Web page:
In the midst of the numerous comments to Eric’s post on the supposed differences of clarity between analytic and continental philosophy, Reinhard Muskens asked (#110) whether or not “deconstrucion dialectics can be formalized in some way,” to which John Protevi answered that yes, for pedagogical purposes one can discern a three step methodology consistently at work (or play?) in Derrida’s analyses of texts, but as one actually grapples with the texts the deconstructive reading produces “singular effects” (#111) whereby the “formulaic deconstructive dialectic pretty much vanishes” and where it is difficult to discern the “three step approach easily” (#121).
The distinction John is working with here between an abstract methodological rule or dialectic and a material to which this rule is applied, is precisely the distinction that Derrida’s work challenges, though John knows this and was bringing this distinction in for purposes of clarifying Derrida’s project. This is not to say that formalization is ruled out as inappropriate or irrelevant to the project of deconstruction; rather, Derrida is attempting, if you will, to employ a logic of singular effects, or what Deleuze will call, in similar fashion and for similar reasons, a logic of sense. To keep this to an appropriate length for a blog post, I’ll confine myself to two main points about what this logic of sense entails, drawing from two important attempts to formalize Derrida’s project—Graham Priest’s and Paul Livingston’s.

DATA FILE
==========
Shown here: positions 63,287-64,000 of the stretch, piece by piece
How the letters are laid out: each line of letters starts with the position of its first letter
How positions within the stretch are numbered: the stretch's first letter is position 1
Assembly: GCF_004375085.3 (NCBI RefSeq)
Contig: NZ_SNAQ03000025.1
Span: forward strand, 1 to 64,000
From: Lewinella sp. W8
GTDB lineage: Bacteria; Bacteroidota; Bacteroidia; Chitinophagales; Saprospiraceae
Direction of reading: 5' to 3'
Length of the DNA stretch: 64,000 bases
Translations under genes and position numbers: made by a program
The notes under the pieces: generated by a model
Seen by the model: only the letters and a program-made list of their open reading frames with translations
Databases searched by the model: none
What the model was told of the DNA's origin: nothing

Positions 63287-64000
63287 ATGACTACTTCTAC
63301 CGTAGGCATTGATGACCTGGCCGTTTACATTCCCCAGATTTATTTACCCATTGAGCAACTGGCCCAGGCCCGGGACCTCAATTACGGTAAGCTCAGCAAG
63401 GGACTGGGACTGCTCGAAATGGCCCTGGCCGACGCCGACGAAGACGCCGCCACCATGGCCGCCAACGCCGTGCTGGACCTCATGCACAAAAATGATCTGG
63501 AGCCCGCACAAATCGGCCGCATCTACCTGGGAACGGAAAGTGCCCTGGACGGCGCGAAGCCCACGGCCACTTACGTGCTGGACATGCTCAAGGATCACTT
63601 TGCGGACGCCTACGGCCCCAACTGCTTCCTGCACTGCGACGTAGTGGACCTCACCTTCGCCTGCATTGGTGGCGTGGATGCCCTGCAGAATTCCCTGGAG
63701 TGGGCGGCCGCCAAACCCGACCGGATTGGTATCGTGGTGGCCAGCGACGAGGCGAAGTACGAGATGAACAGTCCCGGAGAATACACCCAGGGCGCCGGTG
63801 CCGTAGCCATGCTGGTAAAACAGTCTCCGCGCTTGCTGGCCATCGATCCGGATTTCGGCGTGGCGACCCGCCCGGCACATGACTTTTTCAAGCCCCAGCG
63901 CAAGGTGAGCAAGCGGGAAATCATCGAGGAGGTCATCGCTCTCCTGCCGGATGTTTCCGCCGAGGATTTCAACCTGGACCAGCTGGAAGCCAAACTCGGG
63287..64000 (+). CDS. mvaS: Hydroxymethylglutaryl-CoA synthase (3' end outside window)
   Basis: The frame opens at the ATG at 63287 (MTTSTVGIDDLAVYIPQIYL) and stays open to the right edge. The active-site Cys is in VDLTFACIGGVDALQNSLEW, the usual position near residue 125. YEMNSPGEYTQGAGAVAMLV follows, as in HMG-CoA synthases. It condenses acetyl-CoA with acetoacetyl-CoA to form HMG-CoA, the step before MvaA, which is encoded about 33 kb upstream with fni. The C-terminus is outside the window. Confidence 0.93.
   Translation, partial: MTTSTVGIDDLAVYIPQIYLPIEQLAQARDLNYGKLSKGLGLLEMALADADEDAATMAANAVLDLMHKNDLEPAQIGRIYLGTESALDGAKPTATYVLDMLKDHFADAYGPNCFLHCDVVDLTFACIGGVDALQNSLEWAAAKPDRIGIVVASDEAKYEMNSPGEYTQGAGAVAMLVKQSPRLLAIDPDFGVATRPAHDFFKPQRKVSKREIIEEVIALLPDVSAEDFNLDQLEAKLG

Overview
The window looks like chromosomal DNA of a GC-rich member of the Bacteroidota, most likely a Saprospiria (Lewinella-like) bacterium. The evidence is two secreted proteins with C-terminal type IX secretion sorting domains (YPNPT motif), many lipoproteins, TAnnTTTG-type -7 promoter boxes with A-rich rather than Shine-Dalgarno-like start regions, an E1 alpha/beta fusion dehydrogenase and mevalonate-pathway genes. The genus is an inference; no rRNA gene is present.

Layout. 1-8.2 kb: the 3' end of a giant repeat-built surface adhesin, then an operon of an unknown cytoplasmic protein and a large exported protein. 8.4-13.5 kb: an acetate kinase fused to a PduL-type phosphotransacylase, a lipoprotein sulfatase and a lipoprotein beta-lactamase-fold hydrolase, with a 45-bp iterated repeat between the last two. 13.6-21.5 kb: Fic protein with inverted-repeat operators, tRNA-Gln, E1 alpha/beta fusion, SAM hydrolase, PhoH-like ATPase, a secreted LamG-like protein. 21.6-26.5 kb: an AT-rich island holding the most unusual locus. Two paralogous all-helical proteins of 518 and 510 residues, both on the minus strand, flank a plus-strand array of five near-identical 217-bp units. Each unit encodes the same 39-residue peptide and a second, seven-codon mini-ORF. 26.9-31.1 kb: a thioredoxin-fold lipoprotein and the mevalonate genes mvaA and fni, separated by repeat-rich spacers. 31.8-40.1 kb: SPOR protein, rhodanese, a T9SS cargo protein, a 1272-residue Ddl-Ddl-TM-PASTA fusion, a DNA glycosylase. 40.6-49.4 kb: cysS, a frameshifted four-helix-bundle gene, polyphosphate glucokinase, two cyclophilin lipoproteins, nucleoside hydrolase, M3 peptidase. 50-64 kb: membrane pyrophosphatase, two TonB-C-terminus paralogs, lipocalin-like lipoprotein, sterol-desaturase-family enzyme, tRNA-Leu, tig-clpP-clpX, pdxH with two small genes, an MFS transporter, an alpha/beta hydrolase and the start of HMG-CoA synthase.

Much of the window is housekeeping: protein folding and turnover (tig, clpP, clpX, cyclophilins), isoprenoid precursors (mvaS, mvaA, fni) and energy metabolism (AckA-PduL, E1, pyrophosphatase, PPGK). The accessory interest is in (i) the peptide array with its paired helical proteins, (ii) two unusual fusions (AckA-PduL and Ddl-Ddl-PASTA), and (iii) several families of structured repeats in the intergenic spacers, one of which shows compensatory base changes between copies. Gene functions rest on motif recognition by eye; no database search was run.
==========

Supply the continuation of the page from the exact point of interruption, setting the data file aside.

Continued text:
Livingston sets out to explore the “analogy” between results in metalogic and Derrida’s terms such as différance and “undecidable.” Livingston is following up on two leads. First, Derrida’s suggestion in 1970 in his paper on Mallarmé (“The Double Session” in Dissemination) of an analogy between his term “undecidable” and the same term in Gödel’s incompleteness theorems, and second, Graham Priest’s suggestion in Beyond the Limits of Thought of différance as an instance of diagonalization and “in-closure.”
To frame our discussion of Paul Livingston’s paper on “Derrida and Formal Logic: Formalising the Undecidable,” (Derrida Today 3.2 : 221-239), I want to sketch the framework of Paul’s recent book, The Politics of Logic: Badiou, Wittgenstein, and the Consequences of Formalism (Routledge, 2012; hereafter PL) in which the Derrida paper is Chapter 4. (Paul touched on some of the aspects of his book in this wide-ranging New APPS interview from September 2011.)